Depression Does Not Have to Destroy Your Relationship

Couple sitting together in grass

Depression can be life threatening. People who have depression and never get help for it may find themselves contemplating suicide or numbing with drugs or alcohol. All of these activities are dangerous and can ultimately lead to death. Depression can be fatal for individuals, but also for couples and families. Spouses of depressed people may not even realize their loved one is depressed. But learning the signs and what to do about them could save not only the relationship, but the life of your partner. In a recent article, Mary Jo Rapini, a licensed psychotherapist and author, explains what to look for and how to address the issue of depression in a marriage.

The most obvious way to determine if your partner is depressed is to ask. However, many times, depressed individuals don’t even know they are clinically depressed. Rapini suggests looking for changes in eating and sleeping patterns. Also, if your partner begins to isolate from others and loses interest in things that used to bring that person joy, he or she may be depressed. Changes in behavior, such as irritability or confusion, can also indicate depression. Another sign is lack of intimacy. When people become depressed, they have little interest in anything pleasurable, including sex.

If you believe your partner has depression, Rapini suggests looking into some treatment options. The two most common forms of treatment are therapy and medication. Even though therapy is usually something a depressed person will attend alone, couples therapy can be especially helpful if the depression has begun to affect the relationship. Rapini adds, “Couples who work as a team and seek treatment for depression as a team are much more successful with managing their loved one’s depression.” Even though it is important to address the issues that affect the sexual, intimate, and emotional levels of the marriage, the primary focus should be addressing the depression and the affect it is having on the individual. Rapini emphasizes the importance of dealing with depression sooner rather than later. Once it becomes manageable, then address the family and relationship issues.

Rapini, M. J. Depression kills people and marriage. (Sept. 4, 2012). Houston Chronicle. Web. Retrieved Sept. 6, 2012, from

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The preceding article was solely written by the author named above. Any views and opinions expressed are not necessarily shared by Questions or concerns about the preceding article can be directed to the author or posted as a comment below.

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  • kelly

    September 12th, 2012 at 2:03 PM

    my husband seems to be depressed but that doesnt last for too long at a stretch.its like it happens often but with breaks..I don’t know how to explain this.

    he is alright a few weeks and then suddenly things start to deteriorate,he loses interest in things and eats less and wants to spend more alone time than usual.this happens for maybe 2-3 weeks and he slowly returns to normalcy.for the first few times I thought it was work pressure or something but now that such episodes have occurred like 6-7 times,I do not know how to deal with this.

    when I ask him what’s wrong he says nothing and I do not want to stress on and question him like that.but this kind of behavior of his is really bothering me.what do I do?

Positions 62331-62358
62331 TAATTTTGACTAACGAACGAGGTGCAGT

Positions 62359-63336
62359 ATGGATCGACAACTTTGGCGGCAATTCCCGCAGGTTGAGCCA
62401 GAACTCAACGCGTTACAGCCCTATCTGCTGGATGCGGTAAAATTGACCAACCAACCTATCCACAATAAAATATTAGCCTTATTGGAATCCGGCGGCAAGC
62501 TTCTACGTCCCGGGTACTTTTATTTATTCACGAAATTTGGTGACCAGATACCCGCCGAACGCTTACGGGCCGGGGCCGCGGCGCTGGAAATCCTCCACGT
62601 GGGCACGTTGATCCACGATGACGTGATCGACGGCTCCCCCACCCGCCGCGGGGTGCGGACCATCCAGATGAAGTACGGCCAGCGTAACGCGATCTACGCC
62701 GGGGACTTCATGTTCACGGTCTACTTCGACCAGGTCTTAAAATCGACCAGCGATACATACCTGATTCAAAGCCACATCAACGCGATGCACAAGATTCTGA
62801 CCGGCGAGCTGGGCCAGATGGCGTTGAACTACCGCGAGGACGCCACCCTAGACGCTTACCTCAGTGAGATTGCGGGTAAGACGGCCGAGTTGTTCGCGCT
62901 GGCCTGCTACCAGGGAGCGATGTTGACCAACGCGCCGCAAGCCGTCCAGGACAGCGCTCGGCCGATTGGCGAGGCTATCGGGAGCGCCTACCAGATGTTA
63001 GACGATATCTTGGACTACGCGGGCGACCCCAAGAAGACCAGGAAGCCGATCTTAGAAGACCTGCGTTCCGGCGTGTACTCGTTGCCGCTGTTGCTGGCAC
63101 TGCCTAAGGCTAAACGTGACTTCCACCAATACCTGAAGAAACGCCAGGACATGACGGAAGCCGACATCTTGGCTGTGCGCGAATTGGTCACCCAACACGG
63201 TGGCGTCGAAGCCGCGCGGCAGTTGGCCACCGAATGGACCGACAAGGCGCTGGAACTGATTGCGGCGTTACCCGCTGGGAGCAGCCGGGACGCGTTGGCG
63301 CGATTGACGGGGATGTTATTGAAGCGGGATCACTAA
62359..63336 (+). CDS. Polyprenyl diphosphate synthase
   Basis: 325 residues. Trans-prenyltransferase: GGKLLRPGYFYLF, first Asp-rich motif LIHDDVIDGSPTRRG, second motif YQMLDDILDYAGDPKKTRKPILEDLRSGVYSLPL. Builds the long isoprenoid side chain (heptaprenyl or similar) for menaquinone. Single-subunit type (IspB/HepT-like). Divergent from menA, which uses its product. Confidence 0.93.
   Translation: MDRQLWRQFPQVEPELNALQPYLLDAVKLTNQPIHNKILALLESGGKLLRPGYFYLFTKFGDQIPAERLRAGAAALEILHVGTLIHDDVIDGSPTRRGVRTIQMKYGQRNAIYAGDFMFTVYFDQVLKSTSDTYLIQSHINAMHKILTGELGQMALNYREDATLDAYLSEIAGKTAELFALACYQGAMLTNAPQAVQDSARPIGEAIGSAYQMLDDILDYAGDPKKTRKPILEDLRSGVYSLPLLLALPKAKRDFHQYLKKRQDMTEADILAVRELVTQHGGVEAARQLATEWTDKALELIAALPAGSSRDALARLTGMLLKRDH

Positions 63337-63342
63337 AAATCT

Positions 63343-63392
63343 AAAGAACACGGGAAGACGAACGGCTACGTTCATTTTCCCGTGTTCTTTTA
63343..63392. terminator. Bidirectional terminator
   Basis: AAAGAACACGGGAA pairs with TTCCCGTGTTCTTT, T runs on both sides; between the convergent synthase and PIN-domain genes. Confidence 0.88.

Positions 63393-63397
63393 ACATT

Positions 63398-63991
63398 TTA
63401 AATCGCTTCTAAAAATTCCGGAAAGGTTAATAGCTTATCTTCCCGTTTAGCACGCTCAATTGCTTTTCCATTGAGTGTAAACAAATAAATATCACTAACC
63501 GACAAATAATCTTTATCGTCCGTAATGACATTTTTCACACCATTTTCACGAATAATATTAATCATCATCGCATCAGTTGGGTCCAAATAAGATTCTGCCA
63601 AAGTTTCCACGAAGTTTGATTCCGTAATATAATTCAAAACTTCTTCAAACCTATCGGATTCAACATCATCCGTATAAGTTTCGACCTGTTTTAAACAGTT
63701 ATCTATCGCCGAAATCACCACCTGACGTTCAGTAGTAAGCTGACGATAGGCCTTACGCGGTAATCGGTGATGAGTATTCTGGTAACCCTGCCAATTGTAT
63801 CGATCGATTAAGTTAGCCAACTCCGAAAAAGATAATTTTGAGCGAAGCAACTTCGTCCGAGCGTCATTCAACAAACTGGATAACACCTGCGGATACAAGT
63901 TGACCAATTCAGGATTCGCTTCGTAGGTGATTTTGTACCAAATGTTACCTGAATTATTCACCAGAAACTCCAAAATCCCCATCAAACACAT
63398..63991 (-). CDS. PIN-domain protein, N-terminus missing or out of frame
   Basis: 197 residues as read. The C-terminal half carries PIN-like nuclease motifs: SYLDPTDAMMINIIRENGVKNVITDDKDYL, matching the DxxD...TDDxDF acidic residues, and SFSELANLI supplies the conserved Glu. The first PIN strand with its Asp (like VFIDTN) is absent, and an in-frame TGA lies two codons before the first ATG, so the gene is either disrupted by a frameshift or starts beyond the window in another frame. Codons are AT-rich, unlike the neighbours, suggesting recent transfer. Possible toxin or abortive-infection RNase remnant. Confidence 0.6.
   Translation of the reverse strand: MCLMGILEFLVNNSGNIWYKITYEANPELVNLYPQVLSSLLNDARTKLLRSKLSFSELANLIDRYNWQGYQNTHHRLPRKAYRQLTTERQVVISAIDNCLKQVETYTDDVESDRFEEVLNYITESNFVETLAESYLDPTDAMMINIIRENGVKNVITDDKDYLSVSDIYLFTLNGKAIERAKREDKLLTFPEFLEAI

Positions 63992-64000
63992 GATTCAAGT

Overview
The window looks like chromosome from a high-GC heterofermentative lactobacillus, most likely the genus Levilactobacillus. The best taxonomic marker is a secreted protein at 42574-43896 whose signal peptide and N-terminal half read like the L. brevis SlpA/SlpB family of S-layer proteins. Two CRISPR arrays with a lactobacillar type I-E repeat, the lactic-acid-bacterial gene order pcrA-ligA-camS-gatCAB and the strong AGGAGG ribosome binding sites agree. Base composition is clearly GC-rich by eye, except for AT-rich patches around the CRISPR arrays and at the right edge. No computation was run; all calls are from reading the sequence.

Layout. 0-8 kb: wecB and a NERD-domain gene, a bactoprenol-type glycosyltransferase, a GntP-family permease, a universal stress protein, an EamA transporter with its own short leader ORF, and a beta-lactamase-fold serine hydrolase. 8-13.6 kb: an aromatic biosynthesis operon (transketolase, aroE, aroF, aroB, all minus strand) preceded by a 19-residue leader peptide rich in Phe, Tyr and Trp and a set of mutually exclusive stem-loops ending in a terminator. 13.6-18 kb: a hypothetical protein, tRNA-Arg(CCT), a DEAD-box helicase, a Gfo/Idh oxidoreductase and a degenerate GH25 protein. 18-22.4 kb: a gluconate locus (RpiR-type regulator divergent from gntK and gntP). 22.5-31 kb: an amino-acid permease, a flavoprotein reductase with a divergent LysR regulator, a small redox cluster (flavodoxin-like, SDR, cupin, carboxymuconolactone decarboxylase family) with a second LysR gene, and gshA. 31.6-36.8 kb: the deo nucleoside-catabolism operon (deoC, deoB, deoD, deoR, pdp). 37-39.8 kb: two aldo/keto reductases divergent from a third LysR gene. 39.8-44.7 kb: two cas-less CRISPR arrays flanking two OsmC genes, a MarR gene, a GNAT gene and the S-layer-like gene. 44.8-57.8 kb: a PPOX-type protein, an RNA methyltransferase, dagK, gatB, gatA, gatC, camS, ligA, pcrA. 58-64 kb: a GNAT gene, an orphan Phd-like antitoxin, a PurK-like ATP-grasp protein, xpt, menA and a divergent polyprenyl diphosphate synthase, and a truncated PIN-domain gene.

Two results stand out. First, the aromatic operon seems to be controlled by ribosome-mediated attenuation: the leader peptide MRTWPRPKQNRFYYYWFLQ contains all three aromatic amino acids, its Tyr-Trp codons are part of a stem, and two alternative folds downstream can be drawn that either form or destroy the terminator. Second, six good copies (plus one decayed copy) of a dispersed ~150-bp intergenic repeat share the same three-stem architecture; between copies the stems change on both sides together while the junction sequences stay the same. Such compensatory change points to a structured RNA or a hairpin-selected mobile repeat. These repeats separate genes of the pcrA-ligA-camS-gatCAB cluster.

• patricia

    January 4th, 2017 at 7:02 AM

    i know what he`s going thru i suffer from depression and sometimes i get frustrated because i do not know what going on with my body,my bf just lets me deal with on my own but stands by me. the only thing i can suggest to you is just stand by him no mather what ,he`s needs to know that you are there for him,he needs that even if he doesnt show it,it`s hard i know but there is always hope ,i know.gotta be strong and hang in there.

  • Morgana

    September 12th, 2012 at 3:15 PM

    It was hard for me to deal with when my husband became depressed because he had always been my rock. Then the roles changed and I feel like I failed him. He says that he is not disappointed with me but I just have this feeling that I could have done more for him.

    He had lost his job and we were having a hard time keeping our heads above water. It would have been at this time that normally I would have leaned on him but this time he needed me. I thought about bailing, I just couldn’t handle it. But I stayed and we have made it through. I just sometimes wonder if he will not eventually have this against me and I will be punished later on.

  • SARA

    September 13th, 2012 at 4:27 AM

    Morgana- I can identify a little with what you went through but from the other point of view. About six months after I got married I went through a pretty severe depressive episode and I know that my new husband thought that it was all because the wedding caused so much stress and that maybe I wasn’t happy being married. I tried to explain that he did not understand that that had nothing to do with it at all. But he couldn’t stand that thought so he just kind of shut down on me. I have to say that that was pretty disappointing to know that maybe he didn’t really mean those vows when we promised to love and provide in sickness and in health. We have worked through it but I have to admit that I always have these little nagging thoughts now about what would he have done if this became a constant theme in my life and I never fully shook it off. I hope I don’t have to find out, but that’s scary to me.

  • Cedric

    October 4th, 2015 at 8:10 AM

    Thanks for providing this useful information to us.

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